Yet, not only is she suspect in the eyes of the Palestinians for her clear bias toward Israel, a US administration in thrall of a neocon cabal and the extraordinary lobbying effort of the American Israeli Political Action committee, cannot play an honest broker with integrity.

However, in the past, she perfunctorily nudged the concerned quarters for initiating actions for Palestinian statehood, at least to allay the concerns of her Arab allies. Now, that effort is also in limbo.

The last known American intiative for Palestinian statehood had been the proposition for an international quartet's road map for peace to establish a Palestinian state.

It was accepted by the Palestinians but largely rejected by the Israelis, who now refuse to have any contact with the Palestinian Authority because the last election brought Hamas -- considered terrorists by Israel -- into power. So a deadlock persists.

Nevertheless, there are several other options which are consistent with the key UN resolutions supported by both, the US and Israel.

Then there is official American policy since 1967, strengthened by agreements consummated by Israeli leaders and governments in 1978 and 1993. The Arab league's documents, with an offer to recognise Israel in 2002, had also been a landmark step.

The international quartet's roadmap is still alive. Any one of them, picked up and processed in due earnestness by the concerned quarters, can still lead to Palestinian statehood.

Not only is an initiative lacking -- even summits and negotiations initiated by any quarter would again by dominated by the Israelis from their position of strength.

They would invariably dictate the terms of peace and circumvent international and meaningful interpretation of those terms -- using blackmail and arm-twisting -- with the tacit support, or even active participation of the US, its patronising ally.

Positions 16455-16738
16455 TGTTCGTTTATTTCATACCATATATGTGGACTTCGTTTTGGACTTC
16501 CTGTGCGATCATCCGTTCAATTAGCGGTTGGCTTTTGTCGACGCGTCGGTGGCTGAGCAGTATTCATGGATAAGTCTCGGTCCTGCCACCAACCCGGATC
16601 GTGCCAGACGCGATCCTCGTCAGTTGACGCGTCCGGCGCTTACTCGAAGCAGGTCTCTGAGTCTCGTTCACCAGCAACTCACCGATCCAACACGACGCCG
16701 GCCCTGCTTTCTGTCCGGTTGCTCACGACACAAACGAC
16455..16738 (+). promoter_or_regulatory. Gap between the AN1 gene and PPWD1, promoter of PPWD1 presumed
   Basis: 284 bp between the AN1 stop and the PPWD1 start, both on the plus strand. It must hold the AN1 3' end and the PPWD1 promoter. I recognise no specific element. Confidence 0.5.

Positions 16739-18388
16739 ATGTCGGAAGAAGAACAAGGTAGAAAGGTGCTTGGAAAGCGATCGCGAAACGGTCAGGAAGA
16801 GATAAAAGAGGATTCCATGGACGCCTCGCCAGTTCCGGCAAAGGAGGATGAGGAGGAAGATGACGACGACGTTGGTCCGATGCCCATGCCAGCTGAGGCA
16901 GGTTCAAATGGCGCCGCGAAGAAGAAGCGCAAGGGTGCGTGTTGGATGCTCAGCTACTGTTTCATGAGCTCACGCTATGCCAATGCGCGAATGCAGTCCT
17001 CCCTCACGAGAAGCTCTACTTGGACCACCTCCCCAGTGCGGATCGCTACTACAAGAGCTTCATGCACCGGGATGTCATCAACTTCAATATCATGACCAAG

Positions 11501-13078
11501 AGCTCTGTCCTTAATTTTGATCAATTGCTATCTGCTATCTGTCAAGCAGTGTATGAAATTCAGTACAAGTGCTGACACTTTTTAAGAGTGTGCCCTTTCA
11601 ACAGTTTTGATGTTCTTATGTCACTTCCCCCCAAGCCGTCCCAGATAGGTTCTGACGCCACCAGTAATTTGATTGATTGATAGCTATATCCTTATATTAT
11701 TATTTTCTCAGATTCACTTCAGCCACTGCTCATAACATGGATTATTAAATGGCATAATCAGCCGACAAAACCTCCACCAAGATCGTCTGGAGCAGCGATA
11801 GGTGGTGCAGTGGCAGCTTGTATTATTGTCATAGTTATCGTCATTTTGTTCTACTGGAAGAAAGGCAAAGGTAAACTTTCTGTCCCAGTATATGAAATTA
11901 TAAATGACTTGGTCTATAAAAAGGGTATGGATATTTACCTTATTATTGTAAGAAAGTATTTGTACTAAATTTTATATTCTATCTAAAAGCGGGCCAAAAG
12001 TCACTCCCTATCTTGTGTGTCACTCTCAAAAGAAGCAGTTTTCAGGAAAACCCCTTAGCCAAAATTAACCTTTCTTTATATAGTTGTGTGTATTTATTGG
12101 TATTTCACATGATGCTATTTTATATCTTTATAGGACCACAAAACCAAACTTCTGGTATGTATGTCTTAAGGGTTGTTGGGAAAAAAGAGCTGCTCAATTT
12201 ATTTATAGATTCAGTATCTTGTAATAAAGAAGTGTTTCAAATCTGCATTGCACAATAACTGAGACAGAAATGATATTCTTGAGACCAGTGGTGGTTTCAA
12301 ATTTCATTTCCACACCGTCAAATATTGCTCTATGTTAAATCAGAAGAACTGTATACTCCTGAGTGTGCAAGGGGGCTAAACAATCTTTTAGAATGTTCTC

In the same way they had succeeded on earlier occasions in extracting Palestinian concessions without halting settlement build-up or easing military restrictions.

The UN has also been an irrelevant world body as far as the Palestinians are concerned. Former US ambassador to the UN, John Negroponte, often advised Arab delegations not to bother presenting drafts of UN resolutions regarding Israeli actions to the security council, for they would always be vetoed if they failed to condemn Palestinian terrorism.

Now the US vetoes in defence of Israel stand at 85, allowing the latter to pursue whatever destructive policy it wishes to with total impunity.

It is to be understood that the ideological composition of the Palestinian leadership is truly irrelevant as far as Israel's colonial policies are concerned, for Israel's policy was altered little before Hamas' advent to power in January 2006 if compared to its decidedly colonial approach under Arafat or his successor, Mahmud Abbas.

There is always reason to brand Palestinians, always a reason for why Israel's favoured status quo must not be disturbed. And it's this same status quo that continues to suffocate any attempt to negotiate a just settlement of the conflict.

Amid this deliberate stagnation, the Palestinian people are left with no option but to revolt. In fact, Israeli aggression has crossed the traditional boundaries of daily murders and small-scale land confiscation.

Under the deceptive disengagement from Gaza, West Bank lands are being expropriated while Israel's imprisonment or apartheid wall, illegal according ICJ decision of July 2004, is swallowing up whole towns and villages.

This reality, as history teaches, is only a prelude to another popular response which is already echoing in the angry chants of destitute farmers whose lands are being effectively annexed by the encroaching Israeli wall.

Even as the second Intifada is yet to peter out, the exiled political leader of Hamas, Khaled Mashal talked of a third Intfada to be unleashed if establishment of a Palestine state is not effected within six months. Regardless of how historians choose to chronicle these uprisings, they will always be remembered by most Palestinians, as well as by the people of conscience everywhere, as a fight for freedom, human rights and justice.

It will remain a loud reminder that popular resistance is still an option -- and one to be reckoned with at that.